Minor Modes Customization Keyboard Macros
A variable is a Lisp symbol which has a value. The symbol's name is also called the name of the variable. A variable name can contain any characters that can appear in a file, but conventionally variable names consist of words separated by hyphens. A variable can have a documentation string which describes what kind of value it should have and how the value will be used.
Lisp allows any variable to have any kind of value, but most variables
that Emacs uses require a value of a certain type. Often the value should
always be a string, or should always be a number. Sometimes we say that a
certain feature is turned on if a variable is ``non-
that if the variable's value is
nil, the feature is off, but the
feature is on for any other value. The conventional value to use to
turn on the feature---since you have to pick one particular value when you
set the variable---is
Emacs uses many Lisp variables for internal record keeping, as any Lisp program must, but the most interesting variables for you are the ones that exist for the sake of customization. Emacs does not (usually) change the values of these variables; instead, you set the values, and thereby alter and control the behavior of certain Emacs commands. These variables are called user options. Most user options are documented in this manual, and appear in the Variable Index (see Variable Index).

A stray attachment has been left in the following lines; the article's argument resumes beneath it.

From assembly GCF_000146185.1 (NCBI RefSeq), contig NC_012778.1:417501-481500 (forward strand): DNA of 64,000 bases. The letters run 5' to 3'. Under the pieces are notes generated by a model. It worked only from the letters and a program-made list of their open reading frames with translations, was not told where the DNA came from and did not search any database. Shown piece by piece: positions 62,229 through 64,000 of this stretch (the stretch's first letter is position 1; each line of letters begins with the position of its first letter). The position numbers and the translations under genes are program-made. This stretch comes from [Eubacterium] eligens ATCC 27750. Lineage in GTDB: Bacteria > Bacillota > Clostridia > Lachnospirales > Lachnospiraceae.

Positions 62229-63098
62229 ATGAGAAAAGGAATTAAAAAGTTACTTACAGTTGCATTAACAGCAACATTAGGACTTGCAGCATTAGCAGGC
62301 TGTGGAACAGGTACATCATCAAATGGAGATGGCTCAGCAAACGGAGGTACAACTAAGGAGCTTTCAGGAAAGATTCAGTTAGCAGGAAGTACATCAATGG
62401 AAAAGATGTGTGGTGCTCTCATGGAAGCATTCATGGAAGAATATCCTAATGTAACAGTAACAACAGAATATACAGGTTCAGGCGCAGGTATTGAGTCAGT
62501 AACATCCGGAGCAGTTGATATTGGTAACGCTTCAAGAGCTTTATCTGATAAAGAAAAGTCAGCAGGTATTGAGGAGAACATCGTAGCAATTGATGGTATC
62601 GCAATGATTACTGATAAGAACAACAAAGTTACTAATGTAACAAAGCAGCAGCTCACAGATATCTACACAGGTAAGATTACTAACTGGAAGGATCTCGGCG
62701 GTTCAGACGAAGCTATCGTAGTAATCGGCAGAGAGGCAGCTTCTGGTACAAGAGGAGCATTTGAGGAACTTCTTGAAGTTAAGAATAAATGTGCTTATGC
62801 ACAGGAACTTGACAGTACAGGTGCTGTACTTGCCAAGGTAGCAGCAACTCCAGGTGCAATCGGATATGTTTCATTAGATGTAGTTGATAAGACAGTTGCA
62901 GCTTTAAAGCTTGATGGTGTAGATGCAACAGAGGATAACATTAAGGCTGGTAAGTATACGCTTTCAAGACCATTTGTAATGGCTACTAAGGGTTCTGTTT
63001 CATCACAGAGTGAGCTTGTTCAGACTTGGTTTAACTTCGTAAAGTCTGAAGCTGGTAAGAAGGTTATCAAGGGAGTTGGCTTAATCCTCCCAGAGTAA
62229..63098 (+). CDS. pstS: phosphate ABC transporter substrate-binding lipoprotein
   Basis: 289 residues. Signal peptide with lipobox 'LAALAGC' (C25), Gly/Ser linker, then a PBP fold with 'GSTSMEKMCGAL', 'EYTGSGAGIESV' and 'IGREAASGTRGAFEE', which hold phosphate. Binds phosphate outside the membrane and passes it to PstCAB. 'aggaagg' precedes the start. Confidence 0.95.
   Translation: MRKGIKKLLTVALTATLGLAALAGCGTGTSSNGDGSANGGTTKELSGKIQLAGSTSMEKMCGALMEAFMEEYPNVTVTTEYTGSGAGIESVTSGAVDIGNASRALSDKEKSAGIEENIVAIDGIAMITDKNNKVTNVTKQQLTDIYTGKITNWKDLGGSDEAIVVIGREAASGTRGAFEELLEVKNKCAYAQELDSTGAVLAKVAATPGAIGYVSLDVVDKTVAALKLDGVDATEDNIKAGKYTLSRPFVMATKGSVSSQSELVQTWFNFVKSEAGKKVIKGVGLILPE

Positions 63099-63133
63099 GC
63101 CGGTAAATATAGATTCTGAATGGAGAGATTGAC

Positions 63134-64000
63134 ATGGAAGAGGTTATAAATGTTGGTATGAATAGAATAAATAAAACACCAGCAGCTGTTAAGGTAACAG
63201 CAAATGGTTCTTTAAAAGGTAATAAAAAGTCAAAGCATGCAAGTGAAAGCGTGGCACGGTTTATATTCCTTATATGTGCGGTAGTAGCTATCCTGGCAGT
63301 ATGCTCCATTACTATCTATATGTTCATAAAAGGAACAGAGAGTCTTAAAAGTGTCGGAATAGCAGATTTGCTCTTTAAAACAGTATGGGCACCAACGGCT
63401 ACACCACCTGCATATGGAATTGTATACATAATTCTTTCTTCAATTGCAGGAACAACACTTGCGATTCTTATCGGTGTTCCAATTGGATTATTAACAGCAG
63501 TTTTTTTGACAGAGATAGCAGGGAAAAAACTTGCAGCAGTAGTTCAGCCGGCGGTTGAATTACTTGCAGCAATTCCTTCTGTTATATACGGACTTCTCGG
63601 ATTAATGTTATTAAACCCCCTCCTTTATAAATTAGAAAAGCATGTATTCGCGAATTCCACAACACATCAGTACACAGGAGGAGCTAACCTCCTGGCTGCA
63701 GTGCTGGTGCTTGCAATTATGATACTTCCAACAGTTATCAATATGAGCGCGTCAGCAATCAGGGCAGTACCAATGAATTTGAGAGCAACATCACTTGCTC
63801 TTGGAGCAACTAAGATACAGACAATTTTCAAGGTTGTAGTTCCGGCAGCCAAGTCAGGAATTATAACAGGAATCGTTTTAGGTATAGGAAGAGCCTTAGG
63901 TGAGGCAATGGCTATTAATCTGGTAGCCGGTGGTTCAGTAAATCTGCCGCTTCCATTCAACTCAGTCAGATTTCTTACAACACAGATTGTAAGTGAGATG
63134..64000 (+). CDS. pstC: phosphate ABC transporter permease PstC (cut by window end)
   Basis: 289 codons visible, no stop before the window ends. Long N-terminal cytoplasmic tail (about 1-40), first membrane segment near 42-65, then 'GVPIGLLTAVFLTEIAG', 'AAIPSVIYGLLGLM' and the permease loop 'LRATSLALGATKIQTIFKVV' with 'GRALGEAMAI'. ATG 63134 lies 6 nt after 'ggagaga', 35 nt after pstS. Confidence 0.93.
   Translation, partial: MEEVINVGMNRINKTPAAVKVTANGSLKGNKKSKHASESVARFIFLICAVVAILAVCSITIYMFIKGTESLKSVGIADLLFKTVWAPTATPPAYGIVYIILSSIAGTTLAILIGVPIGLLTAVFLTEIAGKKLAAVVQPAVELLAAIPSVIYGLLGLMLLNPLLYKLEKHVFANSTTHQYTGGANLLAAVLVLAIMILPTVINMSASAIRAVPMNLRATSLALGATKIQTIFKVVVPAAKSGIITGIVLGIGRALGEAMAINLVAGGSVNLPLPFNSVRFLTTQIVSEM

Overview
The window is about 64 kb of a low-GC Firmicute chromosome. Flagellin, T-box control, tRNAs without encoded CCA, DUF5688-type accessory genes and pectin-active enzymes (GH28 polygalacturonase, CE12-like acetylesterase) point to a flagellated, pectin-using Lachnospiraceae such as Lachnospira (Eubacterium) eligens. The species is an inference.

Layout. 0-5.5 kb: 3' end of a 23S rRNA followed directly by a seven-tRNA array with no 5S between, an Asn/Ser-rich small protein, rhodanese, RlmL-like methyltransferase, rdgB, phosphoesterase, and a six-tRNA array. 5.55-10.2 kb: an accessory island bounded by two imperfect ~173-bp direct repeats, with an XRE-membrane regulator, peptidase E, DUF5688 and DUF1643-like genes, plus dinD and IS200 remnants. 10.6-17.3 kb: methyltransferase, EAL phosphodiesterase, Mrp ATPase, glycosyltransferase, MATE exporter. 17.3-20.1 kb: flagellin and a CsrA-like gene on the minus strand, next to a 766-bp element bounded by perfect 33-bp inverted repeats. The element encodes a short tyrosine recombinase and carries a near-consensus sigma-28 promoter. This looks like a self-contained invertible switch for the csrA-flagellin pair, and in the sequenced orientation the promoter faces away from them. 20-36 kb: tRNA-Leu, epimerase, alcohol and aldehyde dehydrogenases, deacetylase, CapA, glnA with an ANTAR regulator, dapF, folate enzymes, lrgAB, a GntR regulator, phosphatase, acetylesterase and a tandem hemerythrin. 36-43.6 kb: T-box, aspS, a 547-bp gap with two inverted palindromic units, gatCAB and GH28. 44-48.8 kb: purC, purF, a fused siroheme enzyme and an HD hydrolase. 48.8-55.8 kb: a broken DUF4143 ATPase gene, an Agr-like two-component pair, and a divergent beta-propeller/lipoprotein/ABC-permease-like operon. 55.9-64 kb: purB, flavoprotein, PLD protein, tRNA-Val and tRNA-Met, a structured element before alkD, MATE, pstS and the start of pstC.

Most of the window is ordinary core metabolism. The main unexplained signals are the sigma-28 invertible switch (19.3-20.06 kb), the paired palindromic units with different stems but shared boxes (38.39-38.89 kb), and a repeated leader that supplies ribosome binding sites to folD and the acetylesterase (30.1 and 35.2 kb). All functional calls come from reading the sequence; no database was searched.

One example of a variable which is a user option is
specifies the position of the right margin (as a number of characters from
the left margin) to be used by the fill commands (see Filling).